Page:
[0104] Since the generation of a negative PT slope 1 required neither thrombin nor fibrinogen, we tested whether IgG alone could induce an abnormal precoagulation phase. As shown in FIG. 15, when total IgG was used in place of plasma in the PT-based assays, only two IgG samples (A025 and A445) displayed an abnormal precoagulation phase compared to the normal donor samples, suggesting that additional plasma components were contributing to the abnormal waveform profile.

[0105] The Role of Phospholipid-Binding Plasma Proteins in the Generation of an Abnormal IgG Waveform Assay

[0106] We tested five phospholipid-binding proteins for their contributions to the abnormal precoagulation phase reaction in the IgG waveform assay using purified IgG from patients A003 and A004. Of the plasma proteins tested, only prothrombin and β2GPI contributed to the generation of abnormal profiles in the IgG waveform assay (FIG. 16). Both proteins caused abnormal IgG waveform results at their physiological concentrations, and slightly more abnormal results at four folds of their physiological concentrations (FIG. 5). Factor IX, factor X and annexin V did not cause an abnormal IgG waveform assay, nor did human serum albumin.

[0107] IgG Preparations Differ in their Reactivity with Prothrombin and β2GPI

[0108] To further define the dependence of the negative PT slope 1 on prothrombin and β2GPI, we characterized the IgG waveform assay results for the nine patients and two normal donors in the presence of increasing concentrations of prothrombin and β2GPI. For the two IgG preparations with abnormal IgG waveforms in the absence of phospholipid-binding proteins (A025 and A445), there was an enhancement of the abnormal IgG waveform result for patient A445 with increasing concentrations of β2GPI (FIG. 17A). There were no effects with added prothrombin for either patient, however (FIG. 17B). Three IgG samples (patients A003, A004 and A028) developed abnormal IgG waveforms in the presence of either β2GPI (FIG. 6A) or prothrombin (FIG. 6B) in a dose-dependent fashion. All three patients had elevated IgG antibody levels to β2GPI and prothrombin (FIG. 1). Another three patient IgG samples (patients A005, A006 and A532) showed dependence on prothrombin but not β2GPI (FIG. 6). All three patients had elevated IgG antiprothrombin levels, but only A006 also had an elevated anti-β2GPI IgG level (FIG. 1). Lastly, one patient IgG (patient A125) did not induce an abnormal IgG waveform with either prothrombin or β2GPI. This patient had APS but did not have elevated antibody levels to prothrombin or β2GPI (FIG. 1). IgG samples from two normal donors did not induce abnormal IgG waveforms either in the presence of or absence of the phospholipid-binding proteins (one normal donor shown in FIG. 6). Prothrombin and β2GPI alone did not induce an abnormal IgG waveform assay (data not shown).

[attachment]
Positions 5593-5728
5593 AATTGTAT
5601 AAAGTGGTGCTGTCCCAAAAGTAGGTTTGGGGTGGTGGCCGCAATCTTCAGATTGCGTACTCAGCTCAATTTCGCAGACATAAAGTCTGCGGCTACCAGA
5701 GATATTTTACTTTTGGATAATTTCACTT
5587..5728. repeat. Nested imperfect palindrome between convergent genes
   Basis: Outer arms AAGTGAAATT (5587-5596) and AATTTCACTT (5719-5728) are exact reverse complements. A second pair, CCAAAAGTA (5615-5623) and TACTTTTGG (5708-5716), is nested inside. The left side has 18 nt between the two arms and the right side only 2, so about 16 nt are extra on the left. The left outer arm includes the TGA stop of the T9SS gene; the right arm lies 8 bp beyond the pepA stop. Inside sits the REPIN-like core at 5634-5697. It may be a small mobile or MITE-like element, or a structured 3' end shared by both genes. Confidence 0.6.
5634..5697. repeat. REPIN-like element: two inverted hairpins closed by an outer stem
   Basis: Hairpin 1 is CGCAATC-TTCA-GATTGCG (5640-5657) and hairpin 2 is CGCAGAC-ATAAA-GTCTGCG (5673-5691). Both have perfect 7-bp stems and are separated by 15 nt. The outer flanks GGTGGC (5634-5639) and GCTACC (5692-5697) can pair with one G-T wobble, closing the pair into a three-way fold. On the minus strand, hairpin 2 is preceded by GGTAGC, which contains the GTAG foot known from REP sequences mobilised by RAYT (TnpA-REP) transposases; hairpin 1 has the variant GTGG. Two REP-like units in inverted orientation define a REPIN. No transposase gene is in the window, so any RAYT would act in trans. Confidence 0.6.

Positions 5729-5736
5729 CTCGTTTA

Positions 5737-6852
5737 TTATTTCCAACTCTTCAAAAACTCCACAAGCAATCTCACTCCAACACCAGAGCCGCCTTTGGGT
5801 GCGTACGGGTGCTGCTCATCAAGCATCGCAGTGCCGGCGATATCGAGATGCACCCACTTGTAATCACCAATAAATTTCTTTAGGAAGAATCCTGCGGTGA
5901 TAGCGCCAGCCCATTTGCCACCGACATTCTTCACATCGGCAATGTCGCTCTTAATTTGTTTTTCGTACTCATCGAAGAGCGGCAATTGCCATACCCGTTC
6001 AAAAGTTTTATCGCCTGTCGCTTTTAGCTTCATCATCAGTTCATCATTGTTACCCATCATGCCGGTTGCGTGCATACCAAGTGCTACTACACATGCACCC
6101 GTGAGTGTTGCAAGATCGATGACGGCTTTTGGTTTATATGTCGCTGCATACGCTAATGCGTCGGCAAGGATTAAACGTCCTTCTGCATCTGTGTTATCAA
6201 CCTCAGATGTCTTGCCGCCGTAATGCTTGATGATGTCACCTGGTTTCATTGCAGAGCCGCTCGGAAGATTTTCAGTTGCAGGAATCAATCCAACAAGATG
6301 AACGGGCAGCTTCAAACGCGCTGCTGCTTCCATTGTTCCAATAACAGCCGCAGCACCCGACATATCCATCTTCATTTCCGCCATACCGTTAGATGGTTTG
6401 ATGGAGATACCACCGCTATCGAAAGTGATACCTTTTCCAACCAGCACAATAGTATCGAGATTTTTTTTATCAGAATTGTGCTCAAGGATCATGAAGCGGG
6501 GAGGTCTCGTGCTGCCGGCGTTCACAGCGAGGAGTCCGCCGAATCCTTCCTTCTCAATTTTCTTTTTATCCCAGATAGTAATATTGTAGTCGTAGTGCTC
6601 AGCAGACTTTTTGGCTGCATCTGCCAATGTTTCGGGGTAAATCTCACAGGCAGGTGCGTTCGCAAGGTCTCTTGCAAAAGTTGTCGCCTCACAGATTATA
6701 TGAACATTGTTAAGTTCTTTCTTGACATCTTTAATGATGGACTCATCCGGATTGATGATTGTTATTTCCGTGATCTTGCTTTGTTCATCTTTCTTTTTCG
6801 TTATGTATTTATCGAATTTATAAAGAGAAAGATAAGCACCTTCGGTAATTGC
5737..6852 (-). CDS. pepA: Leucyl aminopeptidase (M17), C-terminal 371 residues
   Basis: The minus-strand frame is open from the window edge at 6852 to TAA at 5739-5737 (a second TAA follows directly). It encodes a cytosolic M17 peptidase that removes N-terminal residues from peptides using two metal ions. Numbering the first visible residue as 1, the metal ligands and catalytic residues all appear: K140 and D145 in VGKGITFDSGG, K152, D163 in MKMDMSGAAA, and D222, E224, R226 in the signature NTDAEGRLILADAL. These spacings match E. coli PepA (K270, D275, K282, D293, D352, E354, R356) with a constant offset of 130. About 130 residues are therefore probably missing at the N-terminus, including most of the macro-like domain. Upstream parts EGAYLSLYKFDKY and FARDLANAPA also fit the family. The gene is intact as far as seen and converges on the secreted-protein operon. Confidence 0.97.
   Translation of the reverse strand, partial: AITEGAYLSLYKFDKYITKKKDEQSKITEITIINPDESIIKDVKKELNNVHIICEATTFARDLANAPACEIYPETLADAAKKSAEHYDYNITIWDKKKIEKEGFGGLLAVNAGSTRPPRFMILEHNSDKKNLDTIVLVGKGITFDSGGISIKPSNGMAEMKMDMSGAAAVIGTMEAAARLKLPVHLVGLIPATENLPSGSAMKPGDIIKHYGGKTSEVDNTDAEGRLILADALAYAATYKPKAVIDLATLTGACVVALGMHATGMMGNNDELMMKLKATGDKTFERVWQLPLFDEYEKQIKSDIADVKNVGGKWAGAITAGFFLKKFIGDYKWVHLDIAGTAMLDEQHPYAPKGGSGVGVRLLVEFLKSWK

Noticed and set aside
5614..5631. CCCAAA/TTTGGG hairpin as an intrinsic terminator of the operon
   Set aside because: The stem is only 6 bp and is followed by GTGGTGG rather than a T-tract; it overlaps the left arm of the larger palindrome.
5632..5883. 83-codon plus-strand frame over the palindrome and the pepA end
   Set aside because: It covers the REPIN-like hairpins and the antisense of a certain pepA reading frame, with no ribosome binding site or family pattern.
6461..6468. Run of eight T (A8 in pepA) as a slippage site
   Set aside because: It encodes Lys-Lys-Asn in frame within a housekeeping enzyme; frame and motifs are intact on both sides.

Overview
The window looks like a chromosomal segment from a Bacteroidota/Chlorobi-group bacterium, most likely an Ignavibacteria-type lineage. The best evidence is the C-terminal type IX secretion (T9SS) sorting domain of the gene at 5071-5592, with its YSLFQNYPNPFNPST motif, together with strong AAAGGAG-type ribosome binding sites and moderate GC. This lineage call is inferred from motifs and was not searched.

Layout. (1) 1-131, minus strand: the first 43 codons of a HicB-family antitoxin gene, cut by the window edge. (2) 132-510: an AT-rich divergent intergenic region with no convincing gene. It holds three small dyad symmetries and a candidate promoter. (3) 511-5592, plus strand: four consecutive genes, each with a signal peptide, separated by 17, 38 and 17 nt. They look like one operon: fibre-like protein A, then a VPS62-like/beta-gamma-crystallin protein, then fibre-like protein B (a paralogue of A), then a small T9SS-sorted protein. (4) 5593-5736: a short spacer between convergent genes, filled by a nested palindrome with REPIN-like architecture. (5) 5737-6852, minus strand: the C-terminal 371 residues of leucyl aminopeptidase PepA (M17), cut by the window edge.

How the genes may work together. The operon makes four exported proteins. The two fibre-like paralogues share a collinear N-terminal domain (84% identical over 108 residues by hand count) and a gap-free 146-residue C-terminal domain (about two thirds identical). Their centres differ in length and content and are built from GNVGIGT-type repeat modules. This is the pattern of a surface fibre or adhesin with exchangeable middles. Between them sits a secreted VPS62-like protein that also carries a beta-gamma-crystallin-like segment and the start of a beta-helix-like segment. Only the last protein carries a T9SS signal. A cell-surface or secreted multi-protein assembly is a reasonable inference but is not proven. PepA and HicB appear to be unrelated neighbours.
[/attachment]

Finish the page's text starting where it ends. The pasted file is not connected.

[0109] The abnormal IgG Waveform Required the Binding of β2GPI to Phospholipids

[0110] We next investigated whether the protein cofactor had to be able to bind to a phospholipid membrane surface by substituting cleaved β2GPI for native β2GPI in the IgG waveform assay. The non-phospholipid-binding β2GPI did not induce an abnormal IgG waveform when tested at the same concentrations as its wild type counterpart in the presence of A003 IgG (FIG. 18) even though the antibody from this patient bound to the cleaved β2GPI in an ELISA.

[0111] The Abnormal IgG Waveform was Reagent Specific

[0112] In the presence of 200 ug/ml β2GPI, an abnormal IgG waveform assay was observed in five of nine patient IgG samples with Simplastin L (Figure 19A). In contrast, only two of nine patient IgG samples had an abnormal IgG waveform assay with the thromboplastin Innovin (FIG. 19B). Of note, these two patients were A025 and A445, both of whom demonstrated a cofactor-independent IgG waveform assay with Simplastin L (FIG. 4). These two patient IgG samples also had abnormal IgG waveform assays with Innovin in the absence of β2GPI (data not shown).

[0113] Correlations with Clinical Outcomes

[0114] Four patients had recurrent venous and/or arterial thromboembolic events (A003, A004, A006, and A028). Three of these four patients had abnormal IgG waveform assays with both β2GPI and prothrombin. The fourth patient (A006) had an abnormal IgG waveform assay with prothrombin only, but did have anti-β2GPI antibodies detected by ELISA (FIG. 1). Three of these patients were also heterozygous for factor V Leiden (FIG. 1). Four patients had a single thromboembolic event and had: [1] abnormal IgG waveform assays in the absence of additional protein cofactors (A025, A445); [2] an abnormal assay with prothrombin only (A532); or [3] a normal IgG waveform assay (Al 25). Of note, one of these patients also had a second prothrombotic polymorphism (prothrombin G20210A polymorphism; patient A532). Only one patient in our study was a symptomatic (A005). This patient had an abnormal IgG waveform profile in the presence of prothrombin but not β2GPI. None of the patients were homozygous for the non-phospholipid-binding β2GPI polymorphisms at Cys306 or Trp316 (FIG. 1), although patient A005 was heterozygous for Trp316→Ser and patient A445 was heterozygous for Cys306→Gly.